Joe Hockey is looking for a “grand deal” between government and the community on tax reform. On Wednesday last week he addressed a PricewaterhouseCoopers audience calling for a discussion about big, long-term changes to the tax system that might set us up for coming economic changes.
There’s no reason to doubt his sincerity. Hockey seems genuinely interested in the structure of the tax system. He was recently speculating whether the GST has a future in a global economy, where transactions are digital and borderless. It’s not hard to imagine the blue sky conversations he’s enjoyed with Treasury boffins where they ponder such imponderables.
But his hope for a grand deal on tax is folly. Tax reform is easy to talk about. It’s very hard to implement. It’s even harder to implement in a way that prevents the political system from undermining the virtues of the reform in question. And it’s almost impossible to implement when your government has no political capital.
Australian governments levy more than 100 separate taxes. Each of these interact in complicated ways, introducing incentives for us all to rearrange our affairs, to work, spend and save differently. No real-world tax is perfect, perfectly fair or perfectly efficient. They all bias economic activity somehow. (Sometimes this bias is intentional. So-called “sin” taxes are designed to stop us buying the product that is being taxed.)
Over time, governments have amended the system to reduce the most obvious biases and distortions. Many of those policies that are today fashionably described as tax loopholes or concessions exist because, in their absence, some activity would be penalised.
On The Drum last year, for instance, Alan Kohler criticised dividend imputation for making Australian investors obsessed with collecting dividends. But if we didn’t have it, income earning through corporate investment would be taxed twice – first in corporate tax, then when it is returned to investors through income tax.
The tax system is an evolved formula that reflects decades of lessons, errors and political compromises.
So designing a more efficient tax system than what we have now is relatively easy. Everyone has their own ideas. Yesterday John Daley and Brendan Coates of the Grattan Institute were pushing for property levies. NSW Premier Mike Baird proposed a 50 per cent increase in the GST. Tony Abbott likes that one.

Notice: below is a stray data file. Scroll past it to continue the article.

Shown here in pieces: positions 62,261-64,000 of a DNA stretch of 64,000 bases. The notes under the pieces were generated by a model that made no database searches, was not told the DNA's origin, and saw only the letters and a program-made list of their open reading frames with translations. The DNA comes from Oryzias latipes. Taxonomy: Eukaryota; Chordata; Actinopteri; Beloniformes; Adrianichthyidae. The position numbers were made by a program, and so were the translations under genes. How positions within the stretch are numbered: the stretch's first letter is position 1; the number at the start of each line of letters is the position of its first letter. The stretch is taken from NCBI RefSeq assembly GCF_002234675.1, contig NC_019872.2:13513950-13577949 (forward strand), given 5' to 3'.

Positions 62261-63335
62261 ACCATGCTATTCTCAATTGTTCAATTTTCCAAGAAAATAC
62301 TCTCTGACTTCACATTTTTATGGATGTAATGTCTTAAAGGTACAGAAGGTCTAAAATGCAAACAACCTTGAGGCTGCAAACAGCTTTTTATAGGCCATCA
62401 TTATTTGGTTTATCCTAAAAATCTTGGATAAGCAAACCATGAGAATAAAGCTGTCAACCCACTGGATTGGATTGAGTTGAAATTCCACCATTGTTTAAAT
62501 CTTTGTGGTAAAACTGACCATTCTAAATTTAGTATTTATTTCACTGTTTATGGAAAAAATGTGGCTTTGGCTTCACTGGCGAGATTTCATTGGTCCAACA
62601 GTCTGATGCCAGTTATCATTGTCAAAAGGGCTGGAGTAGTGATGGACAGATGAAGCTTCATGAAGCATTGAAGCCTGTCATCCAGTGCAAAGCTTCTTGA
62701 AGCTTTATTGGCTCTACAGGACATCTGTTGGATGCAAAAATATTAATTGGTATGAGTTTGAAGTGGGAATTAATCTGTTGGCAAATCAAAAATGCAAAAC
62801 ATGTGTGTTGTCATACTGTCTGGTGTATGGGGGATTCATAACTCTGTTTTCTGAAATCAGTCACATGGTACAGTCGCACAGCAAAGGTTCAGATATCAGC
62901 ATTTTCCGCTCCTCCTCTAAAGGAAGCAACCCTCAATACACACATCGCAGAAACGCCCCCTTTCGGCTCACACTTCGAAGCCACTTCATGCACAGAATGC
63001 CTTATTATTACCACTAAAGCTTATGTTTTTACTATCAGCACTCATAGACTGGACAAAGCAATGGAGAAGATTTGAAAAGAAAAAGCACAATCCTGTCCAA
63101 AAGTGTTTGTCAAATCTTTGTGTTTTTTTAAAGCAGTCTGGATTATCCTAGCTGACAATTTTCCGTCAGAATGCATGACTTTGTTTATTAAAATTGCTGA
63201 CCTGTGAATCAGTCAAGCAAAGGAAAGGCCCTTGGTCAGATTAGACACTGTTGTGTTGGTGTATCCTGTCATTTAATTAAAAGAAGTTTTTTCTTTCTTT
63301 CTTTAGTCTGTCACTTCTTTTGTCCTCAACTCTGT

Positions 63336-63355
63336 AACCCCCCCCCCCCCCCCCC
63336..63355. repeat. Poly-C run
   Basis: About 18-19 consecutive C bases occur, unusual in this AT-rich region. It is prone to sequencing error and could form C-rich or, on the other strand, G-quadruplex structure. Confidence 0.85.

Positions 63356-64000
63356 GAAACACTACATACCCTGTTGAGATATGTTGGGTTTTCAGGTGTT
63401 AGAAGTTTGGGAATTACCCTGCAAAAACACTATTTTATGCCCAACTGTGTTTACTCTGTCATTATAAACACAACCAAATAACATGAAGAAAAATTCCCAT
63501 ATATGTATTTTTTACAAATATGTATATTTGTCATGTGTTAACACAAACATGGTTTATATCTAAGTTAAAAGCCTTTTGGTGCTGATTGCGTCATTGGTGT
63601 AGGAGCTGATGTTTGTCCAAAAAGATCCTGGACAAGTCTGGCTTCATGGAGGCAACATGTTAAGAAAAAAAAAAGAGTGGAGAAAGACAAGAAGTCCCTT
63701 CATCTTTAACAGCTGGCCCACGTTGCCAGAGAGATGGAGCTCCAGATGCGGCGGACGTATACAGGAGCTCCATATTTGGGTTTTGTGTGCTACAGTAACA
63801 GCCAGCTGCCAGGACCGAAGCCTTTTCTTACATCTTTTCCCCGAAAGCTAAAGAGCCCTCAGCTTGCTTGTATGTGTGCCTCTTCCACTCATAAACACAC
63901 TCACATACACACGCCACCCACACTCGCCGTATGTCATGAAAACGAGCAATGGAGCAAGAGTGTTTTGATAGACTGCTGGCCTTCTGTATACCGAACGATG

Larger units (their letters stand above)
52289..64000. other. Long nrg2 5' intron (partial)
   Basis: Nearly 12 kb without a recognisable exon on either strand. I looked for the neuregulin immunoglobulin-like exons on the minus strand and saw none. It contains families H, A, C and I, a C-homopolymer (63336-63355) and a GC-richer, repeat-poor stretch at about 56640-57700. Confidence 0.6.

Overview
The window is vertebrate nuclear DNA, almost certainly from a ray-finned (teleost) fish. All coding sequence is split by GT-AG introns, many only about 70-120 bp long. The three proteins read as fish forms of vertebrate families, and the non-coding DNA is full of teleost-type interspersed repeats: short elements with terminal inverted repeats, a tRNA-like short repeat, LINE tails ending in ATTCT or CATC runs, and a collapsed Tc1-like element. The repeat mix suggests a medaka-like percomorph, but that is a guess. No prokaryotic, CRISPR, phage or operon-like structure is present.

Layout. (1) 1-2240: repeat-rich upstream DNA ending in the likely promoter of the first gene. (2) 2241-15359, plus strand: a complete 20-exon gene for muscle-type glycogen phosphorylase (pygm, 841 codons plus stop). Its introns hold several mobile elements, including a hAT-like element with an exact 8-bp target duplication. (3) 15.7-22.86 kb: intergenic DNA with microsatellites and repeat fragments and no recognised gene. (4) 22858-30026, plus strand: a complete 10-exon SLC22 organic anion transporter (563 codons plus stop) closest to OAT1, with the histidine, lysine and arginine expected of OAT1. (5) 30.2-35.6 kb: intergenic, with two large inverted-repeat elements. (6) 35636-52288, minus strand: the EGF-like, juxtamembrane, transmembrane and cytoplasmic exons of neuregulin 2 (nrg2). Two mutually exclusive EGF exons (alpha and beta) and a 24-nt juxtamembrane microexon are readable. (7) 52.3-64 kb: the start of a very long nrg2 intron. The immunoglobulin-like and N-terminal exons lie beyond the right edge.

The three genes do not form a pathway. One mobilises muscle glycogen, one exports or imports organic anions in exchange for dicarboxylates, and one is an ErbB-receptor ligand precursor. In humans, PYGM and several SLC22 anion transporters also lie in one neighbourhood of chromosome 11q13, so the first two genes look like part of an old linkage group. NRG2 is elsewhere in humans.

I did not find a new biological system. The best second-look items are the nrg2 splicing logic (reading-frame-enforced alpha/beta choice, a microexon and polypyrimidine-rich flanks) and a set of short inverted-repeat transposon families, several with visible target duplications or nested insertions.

But there’s a big difference between tax design and tax reform, as the Harvard economist Martin Feldstein noted four decades ago. Tax systems can be designed on a blank sheet of paper. But tax reform has to be done in an existing political system, underpinned by existing political institutions, coordinated with existing political compromises, and against the backdrop of a welter of political interest groups with political influence and media friends.
All that politics inevitably leaves its mark. All economic reform is the result of bargaining between the most powerful interest groups. What looks like a beautiful, clean, theoretically-efficient tax on paper is distorted and damaged when the political class try to enact it. Not all laws come out looking like firmly-cased and richly-coloured sausages. Sometimes what falls out of the legislative meat grinder is just a coarse pile of mince and broken pieces of pig intestine.
Hockey should know this. Remember the mining tax? The idea of a resources rent tax was, as so many economists said at the time, an elegant and efficient tax compared to the royalties system. But imposing such a tax on top of the Australian landscape was, it turned out, a hopeless task.
First of all, the mining tax was introduced by the federal government. But state governments owned the resources and charged the royalties. So the designers had to work around that problem by crediting back royalty payments. Second, it had to be introduced into an existing landscape where decisions about mining investments had already been made – hence another round of compromises and transitional arrangements.
And all this happened before the Rudd government learned it was not strong enough to resist a publicity campaign by mining companies. The replacement mining tax, introduced by the new prime minister, Julia Gillard, was even worse.
The last real tax reform success was 15 years ago, when the Howard government introduced the GST. But that success is easy to overstate. Parliamentary negotiations meant that large swathes of consumer products now fall outside the GST net. The original intention was that states would eliminate stamp duties on mortgages and other loans. That didn’t happen. And the way the GST is distributed means states bicker over their share and generally act like mendicant clients of an autocratic Commonwealth.
Hockey wants big picture thinking and long-term reform. It is good we have a Treasurer thinking such thoughts. But Hockey is not a theoretician. He is a parliamentarian. And what can be imagined on paper and what can be negotiated in politics are very, very different.